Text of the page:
The pile fell over and there it was... tell them about the 150th anniversary of Gettysburg. Well you've heard it by now anyway. Over a million people are expected over the next year to tour the battlefields of Gettysburg. One in ten of them arrived over 1- 3 July to celebrate the occasion. Actually the word celebrate seems inappropriate in as much as about 51,000 where either killed, wounded, captured or went missing in just three days of America history.
Men ... and women... from 52 nations fought in the Civil War, including of course upwards of 50,000 from Canada. Possibly over 100 of these at Gettysburg. And many of them still rest to this day in American cemeteries. Some came back home with Medals of Honor. Others came back with Medals for actions before... or after the July battle. Nevertheless, they were there... and they did their part.
The battle was supposed to be one sided... the South lured the north into position to be ambushed. But the North didn't co-operate. They arrived too soon and as soon as the South arrived the clash started. The rest is history...as they say.
Gettysburg, and indeed the entire war caused the nation to rebuild itself. And it caused the north to give birth to the Dominion we now call Canada. Some day, when our leaders have had enough of celebrating the War of 1812, maybe they will have time to think of the impact the US Civil War had on the creation of Canada and start making plans to duplicate the dollars spent of the 1812 celebration on the 1861-5 battles as well. Maybe!
But taking a leap in another direction to WW11 there are a few notes to be made on the Devils Brigade, covered in four columns ending a few days back. Since the announcement that a Congressional Gold Medal of Honor will be hopefully awarded to the First Special Service Force in the news recently, several papers across both Canada and the US have published stories of veterans still alive from that unit that are very excited about the news. One in Nova Scotia has the Premiere visiting a vet, while another has a city mayor presenting a certificate of recognition to another Canadian vet and another notes that there is even a sign erected in Alberta near Lethbridge that serves to preserve the memory of the Brigade. Though it might have gotten better mileage, pardon the pun, if it also used the words...Devils Brigade as well. It is probably an attempt to say that the road on which it is mounted (Hwy #4) is the one leading directly south into the US and to Helena Colorado where the men took their initial training. Here is that sign.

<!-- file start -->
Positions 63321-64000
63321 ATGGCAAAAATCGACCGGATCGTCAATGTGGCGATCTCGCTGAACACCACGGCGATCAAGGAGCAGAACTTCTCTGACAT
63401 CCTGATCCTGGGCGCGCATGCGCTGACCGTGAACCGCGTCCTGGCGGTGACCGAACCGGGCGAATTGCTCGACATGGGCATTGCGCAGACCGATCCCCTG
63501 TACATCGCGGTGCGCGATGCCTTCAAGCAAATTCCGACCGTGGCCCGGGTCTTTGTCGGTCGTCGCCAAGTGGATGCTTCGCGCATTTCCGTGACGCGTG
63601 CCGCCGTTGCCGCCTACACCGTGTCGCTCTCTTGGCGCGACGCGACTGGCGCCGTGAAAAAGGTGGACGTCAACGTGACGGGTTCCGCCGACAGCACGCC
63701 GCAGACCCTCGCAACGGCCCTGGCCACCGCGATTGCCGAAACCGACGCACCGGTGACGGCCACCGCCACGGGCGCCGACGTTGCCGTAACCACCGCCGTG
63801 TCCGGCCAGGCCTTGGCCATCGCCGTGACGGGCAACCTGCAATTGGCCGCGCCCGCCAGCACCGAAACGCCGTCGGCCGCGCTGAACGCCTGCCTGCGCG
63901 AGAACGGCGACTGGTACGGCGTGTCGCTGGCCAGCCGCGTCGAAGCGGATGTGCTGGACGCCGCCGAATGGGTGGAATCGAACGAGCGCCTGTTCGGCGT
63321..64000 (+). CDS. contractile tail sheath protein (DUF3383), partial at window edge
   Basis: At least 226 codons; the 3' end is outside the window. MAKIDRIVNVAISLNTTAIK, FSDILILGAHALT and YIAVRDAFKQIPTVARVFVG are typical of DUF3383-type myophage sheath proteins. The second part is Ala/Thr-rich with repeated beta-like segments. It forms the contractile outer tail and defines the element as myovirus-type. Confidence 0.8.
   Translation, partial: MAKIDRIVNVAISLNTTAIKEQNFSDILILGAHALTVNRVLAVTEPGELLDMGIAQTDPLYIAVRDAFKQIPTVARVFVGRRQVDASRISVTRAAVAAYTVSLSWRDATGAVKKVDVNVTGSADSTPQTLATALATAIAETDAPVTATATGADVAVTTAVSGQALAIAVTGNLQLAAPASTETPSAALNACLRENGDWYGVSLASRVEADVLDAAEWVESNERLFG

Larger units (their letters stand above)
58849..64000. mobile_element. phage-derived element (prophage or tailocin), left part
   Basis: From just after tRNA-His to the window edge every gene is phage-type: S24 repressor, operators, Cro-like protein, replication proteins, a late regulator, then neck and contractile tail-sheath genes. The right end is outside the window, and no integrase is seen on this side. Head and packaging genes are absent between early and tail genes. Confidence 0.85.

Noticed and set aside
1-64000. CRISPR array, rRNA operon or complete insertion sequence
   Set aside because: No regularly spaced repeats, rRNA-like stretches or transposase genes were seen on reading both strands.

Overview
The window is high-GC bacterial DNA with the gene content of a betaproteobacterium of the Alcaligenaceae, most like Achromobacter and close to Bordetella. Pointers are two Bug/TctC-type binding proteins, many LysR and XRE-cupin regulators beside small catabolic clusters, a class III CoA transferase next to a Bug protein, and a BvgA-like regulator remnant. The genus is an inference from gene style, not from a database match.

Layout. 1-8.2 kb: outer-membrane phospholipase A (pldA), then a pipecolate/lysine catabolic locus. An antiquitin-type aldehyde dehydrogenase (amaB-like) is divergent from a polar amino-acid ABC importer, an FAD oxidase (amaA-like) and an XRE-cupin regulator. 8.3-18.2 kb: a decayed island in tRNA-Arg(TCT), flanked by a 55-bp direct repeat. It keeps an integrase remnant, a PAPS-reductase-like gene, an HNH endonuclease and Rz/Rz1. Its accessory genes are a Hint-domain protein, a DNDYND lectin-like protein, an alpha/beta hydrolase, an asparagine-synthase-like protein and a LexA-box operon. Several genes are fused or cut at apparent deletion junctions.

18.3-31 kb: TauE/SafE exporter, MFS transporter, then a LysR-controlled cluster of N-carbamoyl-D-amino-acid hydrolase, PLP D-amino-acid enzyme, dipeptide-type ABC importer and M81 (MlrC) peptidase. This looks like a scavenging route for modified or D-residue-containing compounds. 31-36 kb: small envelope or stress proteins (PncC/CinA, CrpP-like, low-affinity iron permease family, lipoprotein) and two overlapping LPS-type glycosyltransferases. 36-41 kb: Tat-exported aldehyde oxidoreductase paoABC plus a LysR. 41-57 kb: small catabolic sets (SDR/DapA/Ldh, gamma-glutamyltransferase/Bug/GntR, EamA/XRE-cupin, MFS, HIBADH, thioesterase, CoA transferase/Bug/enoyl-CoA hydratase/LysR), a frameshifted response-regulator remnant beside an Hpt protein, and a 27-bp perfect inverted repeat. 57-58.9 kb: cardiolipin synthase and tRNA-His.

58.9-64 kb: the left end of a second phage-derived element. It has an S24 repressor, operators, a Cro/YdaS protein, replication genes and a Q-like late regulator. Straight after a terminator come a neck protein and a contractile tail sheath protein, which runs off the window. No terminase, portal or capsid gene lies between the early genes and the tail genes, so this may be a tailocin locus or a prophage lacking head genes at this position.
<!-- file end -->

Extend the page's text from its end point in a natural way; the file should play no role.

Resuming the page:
Still with the Brigade, the Canadian Mint has recently announced, (what timing) that is it making both a gold and a silver commemorative coin in honour of the joint US, Canadian brigade. And here are images of the front and back of these two coins, that will be no doubt be available from the mint or your local coin shops in the near future. (Wonder how many times the Canadian mint has engraved USA on its Canadian coins?
And finally, a note about the Korean War. A past blog brought you the story of Colonel Lewis Millett and how he earned the Medal of Honor in Korea, That blog also told you about his connections to Canada, and he has been given honourable mention several times in other blogs on this site. Well folks, he and all the others from Canada who saw action in the Korean "Police Action" are now being honoured also by the Canadian mint with a coin shown here...
That day will be celebrated across the country for the first time ever this year on July 27th, which is the 60th year to the day since that war came to an end.
It is unfortunate that so many veterans of that war have long since been gone, but kudo's to the Canadian government for finally correcting this omission, and congratulations to those veterans still with us and to all their families.